The San Francisco Giants head to PNC Park to face the Pittsburgh Pirates this weekend. It’ll be the first time Andrew McCutchen returns to Pittsburgh as a visitor. You have to figure he’ll get a pretty warm reception when he comes to the plate for the first time.
McCutchen, of course, starred for the Pirates for the first nine seasons of his career, winning the NL MVP Award in 2013 and, arguably, putting up a better season the following year when he came in third in the voting. He was, without question, the face of the franchise and a quite likable one at that while he wore the black and gold. The dude loved Pittsburgh so much he named his son, born last fall, Steel.
While a lot of former stars return to boos, it wasn’t like McCutchen chose to go. The Pirates traded him to the Giants on Jan. 15 for reliever Kyle Crick and outfield prospect Bryan Reynolds. It was not a popular deal among the Pirate fan base, who saw the trade as the biggest in a series of moves they perceived to be aimed more at cutting payroll and improving the team’s bottom line than in trying to build a winning Pirates team.
Not that the Pirates have been bad this year. They’re 21-16, a game out of first in the NL Central, and head into the series winners of three in a row and four of their last five. The Giants, meanwhile, who traded for McCutchen in a “win-now” move, are 19-19 and just dropped four in a row to the Phillies. The best laid plans, etc. etc.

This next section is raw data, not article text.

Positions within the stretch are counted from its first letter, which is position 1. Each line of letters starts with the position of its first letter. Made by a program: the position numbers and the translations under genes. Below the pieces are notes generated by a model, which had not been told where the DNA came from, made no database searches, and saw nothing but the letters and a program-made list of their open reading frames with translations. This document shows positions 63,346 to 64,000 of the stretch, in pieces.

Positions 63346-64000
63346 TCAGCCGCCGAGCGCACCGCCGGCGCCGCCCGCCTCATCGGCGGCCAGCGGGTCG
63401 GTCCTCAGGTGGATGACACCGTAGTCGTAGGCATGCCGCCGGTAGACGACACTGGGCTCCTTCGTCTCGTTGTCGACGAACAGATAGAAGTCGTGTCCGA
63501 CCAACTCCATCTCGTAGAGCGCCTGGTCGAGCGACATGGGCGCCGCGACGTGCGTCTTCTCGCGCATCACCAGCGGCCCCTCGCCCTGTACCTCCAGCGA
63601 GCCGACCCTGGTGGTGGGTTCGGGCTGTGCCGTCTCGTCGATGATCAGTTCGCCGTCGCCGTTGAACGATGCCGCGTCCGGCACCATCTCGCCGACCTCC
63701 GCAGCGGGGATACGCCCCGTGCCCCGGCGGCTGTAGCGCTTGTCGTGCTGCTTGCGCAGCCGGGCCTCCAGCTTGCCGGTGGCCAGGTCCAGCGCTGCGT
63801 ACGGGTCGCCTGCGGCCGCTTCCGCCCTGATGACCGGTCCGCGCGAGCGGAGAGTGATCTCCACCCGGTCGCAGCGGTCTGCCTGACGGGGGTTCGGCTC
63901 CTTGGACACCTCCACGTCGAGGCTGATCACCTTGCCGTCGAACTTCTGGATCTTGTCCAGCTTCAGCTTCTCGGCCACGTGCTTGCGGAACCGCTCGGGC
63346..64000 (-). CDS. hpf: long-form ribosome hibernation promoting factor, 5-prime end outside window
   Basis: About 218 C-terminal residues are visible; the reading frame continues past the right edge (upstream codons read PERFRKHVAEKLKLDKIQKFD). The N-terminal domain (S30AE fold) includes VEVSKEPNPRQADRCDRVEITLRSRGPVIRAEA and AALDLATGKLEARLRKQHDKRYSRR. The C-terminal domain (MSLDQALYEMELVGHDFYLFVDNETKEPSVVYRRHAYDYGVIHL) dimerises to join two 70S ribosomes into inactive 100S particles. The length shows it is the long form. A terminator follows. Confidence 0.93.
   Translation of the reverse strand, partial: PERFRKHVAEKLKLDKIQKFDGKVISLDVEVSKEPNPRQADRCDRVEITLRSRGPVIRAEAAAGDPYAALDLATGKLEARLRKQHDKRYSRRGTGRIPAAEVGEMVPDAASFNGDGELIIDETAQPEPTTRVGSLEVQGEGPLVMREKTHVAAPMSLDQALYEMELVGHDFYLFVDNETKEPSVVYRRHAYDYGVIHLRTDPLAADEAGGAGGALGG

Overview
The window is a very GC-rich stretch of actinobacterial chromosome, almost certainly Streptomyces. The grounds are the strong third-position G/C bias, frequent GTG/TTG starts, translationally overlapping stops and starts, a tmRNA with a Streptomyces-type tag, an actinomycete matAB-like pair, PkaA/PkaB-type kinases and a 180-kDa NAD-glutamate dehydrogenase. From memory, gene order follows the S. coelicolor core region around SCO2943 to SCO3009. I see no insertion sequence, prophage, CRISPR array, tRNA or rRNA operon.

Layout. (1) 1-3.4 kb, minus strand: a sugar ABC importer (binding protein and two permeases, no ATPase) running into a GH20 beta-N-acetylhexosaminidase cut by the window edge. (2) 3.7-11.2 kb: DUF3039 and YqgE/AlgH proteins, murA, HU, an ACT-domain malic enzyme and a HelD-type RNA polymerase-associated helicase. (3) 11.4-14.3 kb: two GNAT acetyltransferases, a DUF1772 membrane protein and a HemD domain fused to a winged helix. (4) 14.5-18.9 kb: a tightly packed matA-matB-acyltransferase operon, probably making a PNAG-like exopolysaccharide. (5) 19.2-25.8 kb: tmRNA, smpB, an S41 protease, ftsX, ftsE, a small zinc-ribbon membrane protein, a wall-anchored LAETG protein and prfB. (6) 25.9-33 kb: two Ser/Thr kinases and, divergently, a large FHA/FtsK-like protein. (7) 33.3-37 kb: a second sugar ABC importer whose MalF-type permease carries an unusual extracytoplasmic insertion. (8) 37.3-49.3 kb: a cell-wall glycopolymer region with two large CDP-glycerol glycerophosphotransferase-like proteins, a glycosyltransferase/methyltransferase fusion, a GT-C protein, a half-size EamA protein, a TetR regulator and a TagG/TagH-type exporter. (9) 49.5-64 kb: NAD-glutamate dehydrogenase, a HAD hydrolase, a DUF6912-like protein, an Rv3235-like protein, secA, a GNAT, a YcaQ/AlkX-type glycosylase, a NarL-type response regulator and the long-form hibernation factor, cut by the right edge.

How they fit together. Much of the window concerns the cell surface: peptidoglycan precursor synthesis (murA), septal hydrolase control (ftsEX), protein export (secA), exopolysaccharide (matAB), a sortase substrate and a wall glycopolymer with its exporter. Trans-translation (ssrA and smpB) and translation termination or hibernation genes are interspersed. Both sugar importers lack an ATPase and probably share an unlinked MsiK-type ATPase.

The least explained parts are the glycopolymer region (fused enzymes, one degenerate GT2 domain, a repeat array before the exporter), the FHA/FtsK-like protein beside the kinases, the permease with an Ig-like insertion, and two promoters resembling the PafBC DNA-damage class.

NBC Bay Area’s Alex Pavlovic spoke to McCutchen about his return to the Steel City. He certainly sounds eager to return. As for the fans: it should be a nice moment when the P.A. announcer calls out his name.
On Friday evening, Major League Baseball and the MLB Players Association announced the first set of results for COVID-19 testing as part of the mandatory intake screening process under MLB’s COVID-19 Health Monitoring & Testing Plan. Per Susan Slusser of the San Francisco Chronicle, the Athletics are not part of this data because their testing has not yet been completed.
There were 38 positive tests, accounting for 1.2% of the 3,185 samples collected and tested. 31 of the 38 individuals who tested positive are players. 19 different teams had one or more individuals test positive.
Sports Illustrated’s Emma Baccellieri notes that the positive test rate in the U.S. nationally is 8.3 percent. The NBA’s positive test rate was 7.1 percent. MLB’s positive test rate is well below average. This doesn’t necessarily mean that anything is wrong with MLB’s testing or that it’s an atypical round of testing. Rather, MLB’s testing population may more closely represent the U.S. population as a whole. Currently, because testing is still somewhat limited, those who have taken tests have tended to be those exhibiting symptoms or those who have been around others who have tested positive. If every single person in the U.S. took a test, the positive test rate would likely come in at a much lower number.
Several players who tested positive have given their consent for their identities to be made known. Those are: Delino DeShields (link), Brett Martin (link), Edward Colina, Nick Gordon, and Willians Astudillo (link). Additionally, Red Sox lefty Eduardo Rodríguez has not shown up to Red Sox camp yet because he has been around someone who tested positive, per The Athletic’s Jen McCaffrey.